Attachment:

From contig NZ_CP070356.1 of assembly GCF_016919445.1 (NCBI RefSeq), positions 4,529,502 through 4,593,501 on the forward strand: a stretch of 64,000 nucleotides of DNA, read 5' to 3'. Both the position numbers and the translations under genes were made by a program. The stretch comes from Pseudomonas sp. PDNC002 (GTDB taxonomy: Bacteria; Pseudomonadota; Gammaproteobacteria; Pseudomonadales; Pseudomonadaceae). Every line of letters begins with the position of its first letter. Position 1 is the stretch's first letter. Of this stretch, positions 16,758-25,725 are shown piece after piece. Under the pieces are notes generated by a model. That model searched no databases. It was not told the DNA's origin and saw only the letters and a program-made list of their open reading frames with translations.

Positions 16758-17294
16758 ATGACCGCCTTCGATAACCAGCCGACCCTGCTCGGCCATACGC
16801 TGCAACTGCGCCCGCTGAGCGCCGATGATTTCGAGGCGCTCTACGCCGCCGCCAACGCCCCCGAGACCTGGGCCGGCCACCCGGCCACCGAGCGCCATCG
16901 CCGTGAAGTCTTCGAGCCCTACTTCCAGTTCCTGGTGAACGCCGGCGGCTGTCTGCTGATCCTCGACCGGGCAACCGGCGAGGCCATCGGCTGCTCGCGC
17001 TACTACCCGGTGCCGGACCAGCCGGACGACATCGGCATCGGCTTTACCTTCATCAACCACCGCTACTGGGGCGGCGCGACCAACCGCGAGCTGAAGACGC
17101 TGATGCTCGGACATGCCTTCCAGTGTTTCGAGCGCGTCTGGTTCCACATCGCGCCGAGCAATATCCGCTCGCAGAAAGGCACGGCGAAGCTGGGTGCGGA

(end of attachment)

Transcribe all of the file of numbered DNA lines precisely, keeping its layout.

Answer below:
From contig NZ_CP070356.1 of assembly GCF_016919445.1 (NCBI RefSeq), positions 4,529,502 through 4,593,501 on the forward strand: a stretch of 64,000 nucleotides of DNA, read 5' to 3'. Both the position numbers and the translations under genes were made by a program. The stretch comes from Pseudomonas sp. PDNC002 (GTDB taxonomy: Bacteria; Pseudomonadota; Gammaproteobacteria; Pseudomonadales; Pseudomonadaceae). Every line of letters begins with the position of its first letter. Position 1 is the stretch's first letter. Of this stretch, positions 16,758-25,725 are shown piece after piece. Under the pieces are notes generated by a model. That model searched no databases. It was not told the DNA's origin and saw only the letters and a program-made list of their open reading frames with translations.

Positions 16758-17294
16758 ATGACCGCCTTCGATAACCAGCCGACCCTGCTCGGCCATACGC
16801 TGCAACTGCGCCCGCTGAGCGCCGATGATTTCGAGGCGCTCTACGCCGCCGCCAACGCCCCCGAGACCTGGGCCGGCCACCCGGCCACCGAGCGCCATCG
16901 CCGTGAAGTCTTCGAGCCCTACTTCCAGTTCCTGGTGAACGCCGGCGGCTGTCTGCTGATCCTCGACCGGGCAACCGGCGAGGCCATCGGCTGCTCGCGC
17001 TACTACCCGGTGCCGGACCAGCCGGACGACATCGGCATCGGCTTTACCTTCATCAACCACCGCTACTGGGGCGGCGCGACCAACCGCGAGCTGAAGACGC
17101 TGATGCTCGGACATGCCTTCCAGTGTTTCGAGCGCGTCTGGTTCCACATCGCGCCGAGCAATATCCGCTCGCAGAAAGGCACGGCGAAGCTGGGTGCGGA